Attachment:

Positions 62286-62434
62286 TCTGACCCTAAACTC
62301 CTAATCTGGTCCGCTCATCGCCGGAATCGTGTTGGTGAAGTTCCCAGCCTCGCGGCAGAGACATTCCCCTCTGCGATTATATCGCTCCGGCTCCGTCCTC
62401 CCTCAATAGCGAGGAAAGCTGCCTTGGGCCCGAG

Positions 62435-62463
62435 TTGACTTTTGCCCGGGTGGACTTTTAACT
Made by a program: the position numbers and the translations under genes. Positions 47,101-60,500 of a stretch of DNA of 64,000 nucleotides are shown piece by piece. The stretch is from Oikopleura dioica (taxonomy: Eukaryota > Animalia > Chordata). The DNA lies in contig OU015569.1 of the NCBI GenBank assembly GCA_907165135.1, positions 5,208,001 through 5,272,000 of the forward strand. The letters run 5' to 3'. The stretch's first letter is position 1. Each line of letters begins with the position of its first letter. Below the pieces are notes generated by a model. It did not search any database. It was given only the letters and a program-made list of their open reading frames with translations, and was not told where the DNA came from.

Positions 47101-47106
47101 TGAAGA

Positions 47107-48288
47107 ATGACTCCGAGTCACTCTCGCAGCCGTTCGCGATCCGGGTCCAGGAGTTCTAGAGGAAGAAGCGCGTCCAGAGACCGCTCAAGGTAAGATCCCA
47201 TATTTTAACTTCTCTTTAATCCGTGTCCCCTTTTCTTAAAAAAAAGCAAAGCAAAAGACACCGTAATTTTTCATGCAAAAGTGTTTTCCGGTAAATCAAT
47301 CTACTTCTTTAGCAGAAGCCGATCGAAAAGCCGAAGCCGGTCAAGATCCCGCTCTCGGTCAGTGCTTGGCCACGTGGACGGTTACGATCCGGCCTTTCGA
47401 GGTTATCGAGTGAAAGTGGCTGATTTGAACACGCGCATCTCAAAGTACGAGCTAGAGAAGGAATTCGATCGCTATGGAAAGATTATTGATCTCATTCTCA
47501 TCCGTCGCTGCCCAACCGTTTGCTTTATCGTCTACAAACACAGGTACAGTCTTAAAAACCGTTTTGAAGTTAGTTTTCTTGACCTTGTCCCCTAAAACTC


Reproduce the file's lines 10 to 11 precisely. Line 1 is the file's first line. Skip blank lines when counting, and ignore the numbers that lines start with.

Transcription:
Positions 47107-48288
47107 ATGACTCCGAGTCACTCTCGCAGCCGTTCGCGATCCGGGTCCAGGAGTTCTAGAGGAAGAAGCGCGTCCAGAGACCGCTCAAGGTAAGATCCCA